The ancient Hindu practise of ancestor worship over a period of 15 days observed once every year by Hindus is called the ‘Pitri-Paksha’ (‘fortnight of the ancestors’) during which ancestors are remembered, worshipped and seek their blessings.
Through this period of remembrance, Hindus throughout the world reflect upon the contributions and sacrifices made by their forefathers so we could live our present day lives better. Also, culture, traditions, values and the divine heritage set by them to make us flourish in our lives and be good individuals. Hindus invoke the presence of the souls which have passed away, they seek protection of the souls who have now departed and pray for the embodied souls to might peace and serenity.
This is based upon the deep-rooted concept of Vedic scriptures, which says that when an individual is born, he/she is born with three debts. First, a debt to God or the supreme power called ‘Dev-rin. Second, a debt to the saints called ‘Rishi-rin’ and a third debt to one’s own parents and ancestors called ‘Pitri-rin’. These are debts on one’s life but they are not labelled a liability as one might think. This is a way by which the scriptures instil an awareness of one’s duties and responsibilities which one tends to overlook during one’s mundane life.
The debt called ‘Pitri-rin’ towards one’s parents and ancestors must be paid by an individual during his/her life. The strong belief is that our life, our existence including our family name and our legacy is a gift give to us by our parents and our forefathers. What parents do for their children when they raise them – giving them an education, feeding them, providing them all possible comforts in life – our grandparents have done the same duties for the parents which then made parents to be able to provide to children. Therefore, we are indebted to our grandparents who are to their parents and so on.
This debt is repaid by doing well in life, by bringing fame and glory to one’s family and in turn one’s ancestors. Our ancestors after they have passed away, they are still thinking of us as departed souls concerned for our well-being. Though they do not have any expectation, one can perform acts of charity in their names and remember them fondly as we are who we are because of them.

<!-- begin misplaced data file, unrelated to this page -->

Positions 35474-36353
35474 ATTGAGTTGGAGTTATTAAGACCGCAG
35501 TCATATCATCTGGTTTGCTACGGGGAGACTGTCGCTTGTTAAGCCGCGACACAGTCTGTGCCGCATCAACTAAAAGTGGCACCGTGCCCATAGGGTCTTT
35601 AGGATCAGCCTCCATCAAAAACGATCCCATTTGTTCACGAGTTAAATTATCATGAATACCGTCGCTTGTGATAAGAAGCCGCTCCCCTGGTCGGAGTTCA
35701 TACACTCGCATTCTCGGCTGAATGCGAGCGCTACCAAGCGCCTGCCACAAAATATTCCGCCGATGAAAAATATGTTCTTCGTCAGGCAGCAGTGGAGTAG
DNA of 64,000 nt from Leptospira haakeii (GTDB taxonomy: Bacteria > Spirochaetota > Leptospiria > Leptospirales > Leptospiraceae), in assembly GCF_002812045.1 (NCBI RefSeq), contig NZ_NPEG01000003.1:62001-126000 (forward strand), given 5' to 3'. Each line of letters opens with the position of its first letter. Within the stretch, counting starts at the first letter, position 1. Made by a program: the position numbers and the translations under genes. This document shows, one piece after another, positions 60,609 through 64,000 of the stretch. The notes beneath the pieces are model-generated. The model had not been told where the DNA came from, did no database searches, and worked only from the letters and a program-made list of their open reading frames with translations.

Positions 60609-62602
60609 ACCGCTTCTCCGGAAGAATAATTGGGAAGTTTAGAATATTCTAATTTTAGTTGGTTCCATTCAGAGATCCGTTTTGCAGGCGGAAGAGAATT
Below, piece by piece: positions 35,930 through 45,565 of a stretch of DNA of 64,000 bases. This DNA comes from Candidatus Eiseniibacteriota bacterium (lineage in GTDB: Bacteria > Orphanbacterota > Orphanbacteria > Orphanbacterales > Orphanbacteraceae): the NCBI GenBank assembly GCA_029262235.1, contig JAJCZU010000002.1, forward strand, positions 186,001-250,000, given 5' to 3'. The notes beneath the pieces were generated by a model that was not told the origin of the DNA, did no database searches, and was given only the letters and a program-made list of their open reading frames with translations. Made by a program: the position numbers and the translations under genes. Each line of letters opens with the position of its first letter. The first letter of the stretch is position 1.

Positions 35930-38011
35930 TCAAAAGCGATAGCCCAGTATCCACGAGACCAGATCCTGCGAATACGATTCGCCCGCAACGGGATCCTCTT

During this fortnight, people make small sacrifices with ancestors in their min. They donate food to the hungry, pray to alleviate suffering, offer help to the needy, do something to protect the environment, or devote sometime at the community service. This act of ancestor worship is purely based on faith (called ‘shraddha’ in Hindi) and a spiritual connection and transcends beyond just being a Hindu ritual.
The annual ancestor worship is called ‘Shraadh’ during which one must perform actions to remember, acknowledge and keep up the pride of one’s family lineage. If and ancestor has passed away now, then ‘pind’ or oblations must be offered by a son or an offspring with the aim to let the soul of the one passed away to receive salvation (or moksha) and rest in peace. This is perfomed in Gaya, Bihar on the banks of the river Falgu river.
The annual 15-day period of ancestor worship reminds us of our lineage and our duties towards it. Learned philosophers believe that the state of chaos and anxiety which we feel in both our inner and outer worlds, is deeply rooted at a faltering relationship with the ancestors. Thus, worshiping invokes them and in turn they continue to provide us with guidance, protection and encouragement. This experience provides an opportunity to reconnect emotionally and spiritually of the memory of our forebears even though we did not know much about their existence. This connection might be strongly resonating and we may feel their presence in protecting in ways which are not limited by physical existence.
Vol.1 Issue 1 August 2018